16 Claims, 4 Drawing Figures PATENIEDHAHSIQH SHEET 1 [IF 2 PAIENIEU HAY 1 5 I973 SHEET 2 BF 2 METHOD OF AND APPARATUS FOR ALTERING THE TEMPERATURE OF CONTAINERS BACKGROUND OF THE INVENTION 1. Field of the Invention When canning or bottling beverages, it is customary to fill the containers with the product at a fairly low temperature, for example 34 F. After the containers are filled, they are usually packed in cardboard cartons for sale and distribution to the public. But before the containers are distributed to the public, the cartons containing the filling containers usually go to the warehouse for storage until sold. In any event, the containers will be subjected to warmer temperatures.
It is a well-known fact that all such containers filled with a cold product and then exposed to a temperature of 75 F to 85 F will sweat resulting in wet and damaged cartons. Where cans are used, the cans may rust. To overcome this objectionable sweating problem, it is customary to attempt to bring the contents of the container up to the dew point temperature which is approximately 70 F. This warming process has been accomplished in the past by running the containers in mass through a bottle and/or can warming machine.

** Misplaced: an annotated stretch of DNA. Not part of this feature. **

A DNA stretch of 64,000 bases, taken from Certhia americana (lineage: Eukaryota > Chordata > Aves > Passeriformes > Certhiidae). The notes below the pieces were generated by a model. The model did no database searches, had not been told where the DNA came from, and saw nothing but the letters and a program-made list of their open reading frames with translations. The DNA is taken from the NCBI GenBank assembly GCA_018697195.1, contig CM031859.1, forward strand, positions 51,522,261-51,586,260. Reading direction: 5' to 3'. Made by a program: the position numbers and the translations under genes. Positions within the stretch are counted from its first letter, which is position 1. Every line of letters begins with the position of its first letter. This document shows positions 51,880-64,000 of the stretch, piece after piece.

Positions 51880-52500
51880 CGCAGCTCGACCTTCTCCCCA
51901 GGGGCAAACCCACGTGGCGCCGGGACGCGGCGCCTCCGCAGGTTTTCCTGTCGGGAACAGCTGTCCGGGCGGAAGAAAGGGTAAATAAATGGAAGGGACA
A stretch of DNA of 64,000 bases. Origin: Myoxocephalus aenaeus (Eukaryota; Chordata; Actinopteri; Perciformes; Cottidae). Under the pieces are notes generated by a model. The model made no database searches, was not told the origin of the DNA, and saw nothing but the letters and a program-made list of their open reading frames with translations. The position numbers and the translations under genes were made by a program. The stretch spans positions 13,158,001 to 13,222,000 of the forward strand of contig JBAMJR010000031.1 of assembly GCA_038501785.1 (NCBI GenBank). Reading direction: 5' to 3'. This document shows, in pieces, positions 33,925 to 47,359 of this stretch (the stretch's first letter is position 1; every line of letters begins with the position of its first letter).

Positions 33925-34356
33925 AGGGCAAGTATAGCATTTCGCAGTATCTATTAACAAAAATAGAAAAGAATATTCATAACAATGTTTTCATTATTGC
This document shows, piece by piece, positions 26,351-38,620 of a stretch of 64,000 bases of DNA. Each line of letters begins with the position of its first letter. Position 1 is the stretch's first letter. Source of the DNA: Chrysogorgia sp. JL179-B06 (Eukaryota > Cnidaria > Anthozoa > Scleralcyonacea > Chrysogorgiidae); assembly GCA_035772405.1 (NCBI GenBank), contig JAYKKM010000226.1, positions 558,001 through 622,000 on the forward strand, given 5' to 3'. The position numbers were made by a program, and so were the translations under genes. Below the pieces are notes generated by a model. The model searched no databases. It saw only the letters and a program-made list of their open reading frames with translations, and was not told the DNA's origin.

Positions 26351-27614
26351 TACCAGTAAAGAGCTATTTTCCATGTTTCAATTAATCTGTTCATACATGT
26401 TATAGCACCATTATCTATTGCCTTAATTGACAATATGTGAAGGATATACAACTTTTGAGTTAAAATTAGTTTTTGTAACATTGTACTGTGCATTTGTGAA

2. The Prior Art In many instances the container warming machine comprises a conveyor with the containers entering one end of the machine and exiting from the other end of the machine. While the containers are conveyed through the machine, they are exposed to a container warming fluid in the 'form of heated water which is sprayed from nozzles located above the conveyor and in some cases below the conveyor as well. In other cases, the heated water is collected in a bath at conveyor level so that the'container end supported by the conveyor passes through the bath.